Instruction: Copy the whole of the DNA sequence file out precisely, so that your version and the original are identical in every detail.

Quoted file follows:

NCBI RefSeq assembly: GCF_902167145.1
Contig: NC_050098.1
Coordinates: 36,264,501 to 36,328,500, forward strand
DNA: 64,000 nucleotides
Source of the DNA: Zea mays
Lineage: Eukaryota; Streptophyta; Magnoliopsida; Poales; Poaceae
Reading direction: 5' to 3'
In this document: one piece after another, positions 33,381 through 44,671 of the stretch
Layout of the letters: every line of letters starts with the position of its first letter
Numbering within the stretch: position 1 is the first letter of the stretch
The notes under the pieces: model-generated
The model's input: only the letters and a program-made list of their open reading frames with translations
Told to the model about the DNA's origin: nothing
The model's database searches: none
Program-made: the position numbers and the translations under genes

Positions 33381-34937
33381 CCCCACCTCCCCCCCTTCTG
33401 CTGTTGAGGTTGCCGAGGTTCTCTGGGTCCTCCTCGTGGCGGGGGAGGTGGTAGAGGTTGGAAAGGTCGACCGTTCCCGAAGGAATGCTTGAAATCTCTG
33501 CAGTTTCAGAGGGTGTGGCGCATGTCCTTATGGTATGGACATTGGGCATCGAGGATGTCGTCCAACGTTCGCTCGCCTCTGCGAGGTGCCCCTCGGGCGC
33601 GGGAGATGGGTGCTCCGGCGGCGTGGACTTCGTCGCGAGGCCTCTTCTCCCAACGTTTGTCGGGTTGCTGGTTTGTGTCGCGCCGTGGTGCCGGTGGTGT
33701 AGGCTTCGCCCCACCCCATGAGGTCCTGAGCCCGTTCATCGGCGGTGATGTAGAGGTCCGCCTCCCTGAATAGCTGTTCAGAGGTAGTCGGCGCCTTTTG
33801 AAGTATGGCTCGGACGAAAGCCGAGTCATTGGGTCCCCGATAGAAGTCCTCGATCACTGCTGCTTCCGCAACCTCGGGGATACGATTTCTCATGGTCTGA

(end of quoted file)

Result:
NCBI RefSeq assembly: GCF_902167145.1
Contig: NC_050098.1
Coordinates: 36,264,501 to 36,328,500, forward strand
DNA: 64,000 nucleotides
Source of the DNA: Zea mays
Lineage: Eukaryota; Streptophyta; Magnoliopsida; Poales; Poaceae
Reading direction: 5' to 3'
In this document: one piece after another, positions 33,381 through 44,671 of the stretch
Layout of the letters: every line of letters starts with the position of its first letter
Numbering within the stretch: position 1 is the first letter of the stretch
The notes under the pieces: model-generated
The model's input: only the letters and a program-made list of their open reading frames with translations
Told to the model about the DNA's origin: nothing
The model's database searches: none
Program-made: the position numbers and the translations under genes

Positions 33381-34937
33381 CCCCACCTCCCCCCCTTCTG
33401 CTGTTGAGGTTGCCGAGGTTCTCTGGGTCCTCCTCGTGGCGGGGGAGGTGGTAGAGGTTGGAAAGGTCGACCGTTCCCGAAGGAATGCTTGAAATCTCTG
33501 CAGTTTCAGAGGGTGTGGCGCATGTCCTTATGGTATGGACATTGGGCATCGAGGATGTCGTCCAACGTTCGCTCGCCTCTGCGAGGTGCCCCTCGGGCGC
33601 GGGAGATGGGTGCTCCGGCGGCGTGGACTTCGTCGCGAGGCCTCTTCTCCCAACGTTTGTCGGGTTGCTGGTTTGTGTCGCGCCGTGGTGCCGGTGGTGT
33701 AGGCTTCGCCCCACCCCATGAGGTCCTGAGCCCGTTCATCGGCGGTGATGTAGAGGTCCGCCTCCCTGAATAGCTGTTCAGAGGTAGTCGGCGCCTTTTG
33801 AAGTATGGCTCGGACGAAAGCCGAGTCATTGGGTCCCCGATAGAAGTCCTCGATCACTGCTGCTTCCGCAACCTCGGGGATACGATTTCTCATGGTCTGA